Gun Laws in New Hampshire

The Constitution guarantees your basic right to own a gun. That being said, owning a gun comes with certain responsibilities, and New Hampshire, like many other states, has certain rules in place that regulate firearm ownership. These regulations ensure that individuals are taking their right to own a gun seriously. Because these laws are in place to make sure that gun owners are not endangering themselves or others, the consequences for violating gun laws in New Hampshire can be quite severe.

If you are a gun owner who has been charged with violating the law, seek legal advice from a capable gun attorney who has experience handling gun-related cases.

Recent Gun Laws

One of the newer gun laws in New Hampshire has made it legal to carry a concealed, loaded gun without a license. The new law makes the concealed-carry license optional, instead of mandatory as it had been in earlier years. New Hampshire is also an open-carry state, meaning anyone who legally owns a gun can carry it exposed without any license or permit.

In the past, gun owners have had to apply for a concealed-carry license with their local police chiefs, who determined whether applicants were “suitable.” The license came up for renewal every four years. Under the new law, anyone who can legally possess a gun under state and federal law can carry it concealed in a purse, car, or briefcase without a license. State statute bars convicted felons or people subject to restraining orders from possessing a gun. Under federal law, drug users, fugitives, and people convicted of certain domestic violence crimes, among others, cannot have firearms.

The state’s licensing process will remain in place so people who want to carry concealed outside state lines can get the necessary paperwork. New Hampshire’s law does not include a so-called duty-to-inform provision nor any specific age restrictions. Federal law bars minors from possessing handguns, but not long guns. In 2016, the New Hampshire Supreme Court, in a case called Bach v. New Hampshire Dept. of Safety, threw out a rule imposed by concealed carry permit issuing authorities that had required non-residents to have a permit to carry issued by the state in which they resided.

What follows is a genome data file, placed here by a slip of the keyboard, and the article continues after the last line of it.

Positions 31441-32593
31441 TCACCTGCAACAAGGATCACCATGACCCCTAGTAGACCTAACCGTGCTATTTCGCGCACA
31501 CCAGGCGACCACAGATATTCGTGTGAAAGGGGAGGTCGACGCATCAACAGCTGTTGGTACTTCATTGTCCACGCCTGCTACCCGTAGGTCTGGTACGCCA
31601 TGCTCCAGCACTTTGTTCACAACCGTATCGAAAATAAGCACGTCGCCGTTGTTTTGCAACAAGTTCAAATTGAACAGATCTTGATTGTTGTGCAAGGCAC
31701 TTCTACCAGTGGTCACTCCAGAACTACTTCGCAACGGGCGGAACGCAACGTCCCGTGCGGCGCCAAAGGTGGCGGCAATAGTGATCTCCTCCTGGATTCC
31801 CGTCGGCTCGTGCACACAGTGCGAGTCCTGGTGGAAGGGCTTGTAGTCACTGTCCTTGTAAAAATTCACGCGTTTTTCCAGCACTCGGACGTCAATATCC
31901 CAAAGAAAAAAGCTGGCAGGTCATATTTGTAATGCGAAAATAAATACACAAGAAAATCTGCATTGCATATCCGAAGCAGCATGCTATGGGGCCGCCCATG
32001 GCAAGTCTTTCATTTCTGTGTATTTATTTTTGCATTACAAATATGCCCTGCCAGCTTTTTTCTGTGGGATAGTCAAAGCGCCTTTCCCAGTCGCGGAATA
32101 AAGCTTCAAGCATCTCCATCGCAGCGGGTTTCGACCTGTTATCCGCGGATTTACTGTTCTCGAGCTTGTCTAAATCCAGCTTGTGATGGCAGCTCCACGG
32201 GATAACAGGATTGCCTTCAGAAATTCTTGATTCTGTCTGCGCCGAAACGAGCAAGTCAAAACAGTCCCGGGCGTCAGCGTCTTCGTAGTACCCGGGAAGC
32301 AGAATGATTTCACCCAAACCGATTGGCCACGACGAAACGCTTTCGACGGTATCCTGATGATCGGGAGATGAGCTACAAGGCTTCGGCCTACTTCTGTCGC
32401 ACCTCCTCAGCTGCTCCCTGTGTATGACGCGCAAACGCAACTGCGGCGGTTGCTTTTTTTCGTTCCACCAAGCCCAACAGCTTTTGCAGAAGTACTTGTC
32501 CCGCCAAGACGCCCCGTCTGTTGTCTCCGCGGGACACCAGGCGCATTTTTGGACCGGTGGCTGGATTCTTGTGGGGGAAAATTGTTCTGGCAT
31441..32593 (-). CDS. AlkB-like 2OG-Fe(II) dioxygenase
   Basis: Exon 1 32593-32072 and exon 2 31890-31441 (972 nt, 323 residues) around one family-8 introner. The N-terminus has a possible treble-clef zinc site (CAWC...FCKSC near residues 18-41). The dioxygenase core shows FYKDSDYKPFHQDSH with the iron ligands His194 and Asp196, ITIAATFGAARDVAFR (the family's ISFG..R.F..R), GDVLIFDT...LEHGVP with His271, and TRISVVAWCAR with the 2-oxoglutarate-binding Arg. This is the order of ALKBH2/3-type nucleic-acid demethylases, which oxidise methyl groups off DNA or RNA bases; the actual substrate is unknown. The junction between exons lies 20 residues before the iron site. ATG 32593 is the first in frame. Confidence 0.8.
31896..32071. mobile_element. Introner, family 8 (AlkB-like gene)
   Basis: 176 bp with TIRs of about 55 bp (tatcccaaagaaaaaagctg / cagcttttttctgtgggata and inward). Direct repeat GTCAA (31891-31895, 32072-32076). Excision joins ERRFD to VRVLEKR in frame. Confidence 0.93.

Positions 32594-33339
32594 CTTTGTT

Gun-Related Offenses

Even though the trend in the Granite State is toward less regulation of gun ownership, gun owners can still find themselves in legal jeopardy if they do not follow the rules.

Some of the most common gun-related offenses are:

  • Illegal possession of a firearm
  • Possession or use of a gun during the commission of a crime
  • Owning a weapon that has been banned
  • Illegally transporting a firearm across state lines

As a general rule, when firearms are used in the commission of a crime, the presence of the gun results in a substantially increased punishment.

Dealing with Criminal Charges

Anyone facing criminal charges is entitled to the protections of the Bill of Rights, which includes specific limits on what the federal government can do. For example, the Fourth Amendment protects all Americans against unreasonable searches and seizures. It says that searches must be done in accordance with a warrant that particularly describes the place to be searched, and the persons or things to be seized.

A lawyer who knows the ins and outs of gun laws in New Hampshire will be able to put together a team of private investigators and professional experts to investigate the case, consider the prosecution’s evidence, and make an informed decision about whether to fight or to seek a plea arrangement.

No one should have to face criminal charges for exercising their Second Amendment rights. Speak with an attorney who can aggressively challenge any charges you might be facing, and do everything possible to defend your Constitutional rights.